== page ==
Following diabetes, the heart increases its lipoprotein lipase (LPL) at the coronary lumen by transferring LPL from the cardiomyocyte to the endothelial lumen. We examined how hyperglycemia controls secretion of heparanase, the enzyme that cleaves myocyte heparan sulphate proteoglycan to initiate this movement. Diazoxide (DZ) was used to decrease serum insulin and generate hyperglycemia. A modified Langendorff technique was used to separate coronary from interstitial effluent, which were assayed for heparanase and LPL. Within 30 min of DZ, interstitial heparanase increased, an effect that closely mirrored an augmentation in interstitial LPL. Endothelial cells were incubated with palmitic acid (PA) or glucose, and heparanase secretion was determined. PA increased intracellular heparanase, with no effect on secretion of this enzyme. Unlike PA, glucose dose- dependently lowered endothelial intracellular heparanase, which was strongly associated with increased heparanase activity in the incubation medium. Preincubation with cytochalasin D or nocodazole prevented the high glucose-induced depletion of intracellular heparanase. Our data suggest that following hyperglycemia, translocation of LPL from the cardiomyocyte cell surface to the apical side of endothelial cells is dependent on the ability of the fatty acid to increase endothelial intracellular heparanase followed by rapid secretion of this enzyme by glucose, which requires an intact microtubule and actin cytoskeleton.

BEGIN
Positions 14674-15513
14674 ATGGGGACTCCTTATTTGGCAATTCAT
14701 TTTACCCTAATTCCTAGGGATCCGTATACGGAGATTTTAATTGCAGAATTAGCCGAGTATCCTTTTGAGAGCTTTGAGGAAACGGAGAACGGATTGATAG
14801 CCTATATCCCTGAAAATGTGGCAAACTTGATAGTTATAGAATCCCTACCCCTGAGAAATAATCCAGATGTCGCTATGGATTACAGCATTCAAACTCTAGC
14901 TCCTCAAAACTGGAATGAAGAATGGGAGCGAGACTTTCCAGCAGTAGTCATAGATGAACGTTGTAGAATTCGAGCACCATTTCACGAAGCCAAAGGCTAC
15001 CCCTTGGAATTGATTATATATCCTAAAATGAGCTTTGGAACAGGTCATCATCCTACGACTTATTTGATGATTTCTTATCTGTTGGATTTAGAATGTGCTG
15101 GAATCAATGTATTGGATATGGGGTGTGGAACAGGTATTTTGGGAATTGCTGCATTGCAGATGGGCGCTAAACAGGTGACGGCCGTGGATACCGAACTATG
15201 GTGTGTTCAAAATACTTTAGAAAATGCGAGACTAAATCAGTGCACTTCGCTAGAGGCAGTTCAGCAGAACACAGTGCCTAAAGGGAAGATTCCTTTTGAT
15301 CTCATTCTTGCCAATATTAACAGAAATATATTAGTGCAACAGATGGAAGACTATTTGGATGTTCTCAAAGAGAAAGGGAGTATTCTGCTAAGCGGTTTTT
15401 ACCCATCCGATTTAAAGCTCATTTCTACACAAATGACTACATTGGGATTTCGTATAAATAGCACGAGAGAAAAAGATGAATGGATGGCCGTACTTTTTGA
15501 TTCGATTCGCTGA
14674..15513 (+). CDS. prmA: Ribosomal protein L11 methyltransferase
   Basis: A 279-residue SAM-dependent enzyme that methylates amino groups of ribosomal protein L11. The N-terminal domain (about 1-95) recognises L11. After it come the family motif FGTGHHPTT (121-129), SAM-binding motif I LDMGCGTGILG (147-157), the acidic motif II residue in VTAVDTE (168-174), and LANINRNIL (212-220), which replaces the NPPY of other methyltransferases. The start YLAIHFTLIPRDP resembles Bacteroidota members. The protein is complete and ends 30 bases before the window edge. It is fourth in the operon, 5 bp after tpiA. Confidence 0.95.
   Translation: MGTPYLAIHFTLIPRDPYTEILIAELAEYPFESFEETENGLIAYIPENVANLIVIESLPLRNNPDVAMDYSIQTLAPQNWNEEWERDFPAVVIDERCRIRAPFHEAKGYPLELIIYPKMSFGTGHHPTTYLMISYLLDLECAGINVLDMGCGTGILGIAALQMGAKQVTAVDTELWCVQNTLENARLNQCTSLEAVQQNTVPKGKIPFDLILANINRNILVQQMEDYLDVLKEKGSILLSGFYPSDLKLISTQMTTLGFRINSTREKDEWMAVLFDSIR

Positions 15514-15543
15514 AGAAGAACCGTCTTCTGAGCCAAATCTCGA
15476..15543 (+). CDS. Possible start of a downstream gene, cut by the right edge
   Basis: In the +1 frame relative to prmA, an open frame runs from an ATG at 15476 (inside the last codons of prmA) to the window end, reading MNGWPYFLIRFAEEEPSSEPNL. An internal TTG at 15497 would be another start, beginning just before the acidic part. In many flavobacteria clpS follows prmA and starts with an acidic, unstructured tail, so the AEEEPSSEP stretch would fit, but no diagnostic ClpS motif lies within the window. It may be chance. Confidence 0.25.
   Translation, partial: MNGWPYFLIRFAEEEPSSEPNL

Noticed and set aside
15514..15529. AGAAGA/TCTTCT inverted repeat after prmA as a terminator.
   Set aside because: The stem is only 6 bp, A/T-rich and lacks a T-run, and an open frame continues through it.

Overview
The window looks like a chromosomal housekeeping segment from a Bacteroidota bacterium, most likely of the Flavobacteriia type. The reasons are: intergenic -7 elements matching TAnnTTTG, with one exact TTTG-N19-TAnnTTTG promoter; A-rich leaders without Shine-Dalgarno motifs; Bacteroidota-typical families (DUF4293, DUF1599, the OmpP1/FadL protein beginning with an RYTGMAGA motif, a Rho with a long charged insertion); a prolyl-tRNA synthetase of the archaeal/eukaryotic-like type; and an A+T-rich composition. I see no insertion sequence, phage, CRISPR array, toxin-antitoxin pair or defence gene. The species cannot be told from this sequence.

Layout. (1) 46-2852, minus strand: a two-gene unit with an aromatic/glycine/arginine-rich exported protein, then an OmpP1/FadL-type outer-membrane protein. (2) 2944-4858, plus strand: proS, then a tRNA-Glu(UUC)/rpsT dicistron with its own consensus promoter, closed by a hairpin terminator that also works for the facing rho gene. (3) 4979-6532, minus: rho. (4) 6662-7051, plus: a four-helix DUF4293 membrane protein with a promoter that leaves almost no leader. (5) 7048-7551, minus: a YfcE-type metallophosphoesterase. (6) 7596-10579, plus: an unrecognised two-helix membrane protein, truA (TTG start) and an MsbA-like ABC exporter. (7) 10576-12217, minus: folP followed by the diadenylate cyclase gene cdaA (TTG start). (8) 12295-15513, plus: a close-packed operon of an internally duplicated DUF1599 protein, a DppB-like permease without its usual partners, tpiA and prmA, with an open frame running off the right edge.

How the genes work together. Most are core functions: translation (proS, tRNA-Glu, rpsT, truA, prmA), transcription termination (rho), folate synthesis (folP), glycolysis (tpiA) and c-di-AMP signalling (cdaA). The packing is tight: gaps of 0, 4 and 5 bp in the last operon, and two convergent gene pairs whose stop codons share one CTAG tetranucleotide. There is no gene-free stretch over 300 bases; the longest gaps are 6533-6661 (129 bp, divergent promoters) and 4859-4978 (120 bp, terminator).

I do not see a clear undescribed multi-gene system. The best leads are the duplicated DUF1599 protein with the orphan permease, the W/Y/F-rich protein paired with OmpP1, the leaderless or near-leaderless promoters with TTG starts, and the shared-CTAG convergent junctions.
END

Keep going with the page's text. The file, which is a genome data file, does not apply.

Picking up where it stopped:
|Journal||American Journal of Physiology - Heart and Circulatory Physiology|
|State||Published - Apr 2009|
- Endothelial cell
- High glucose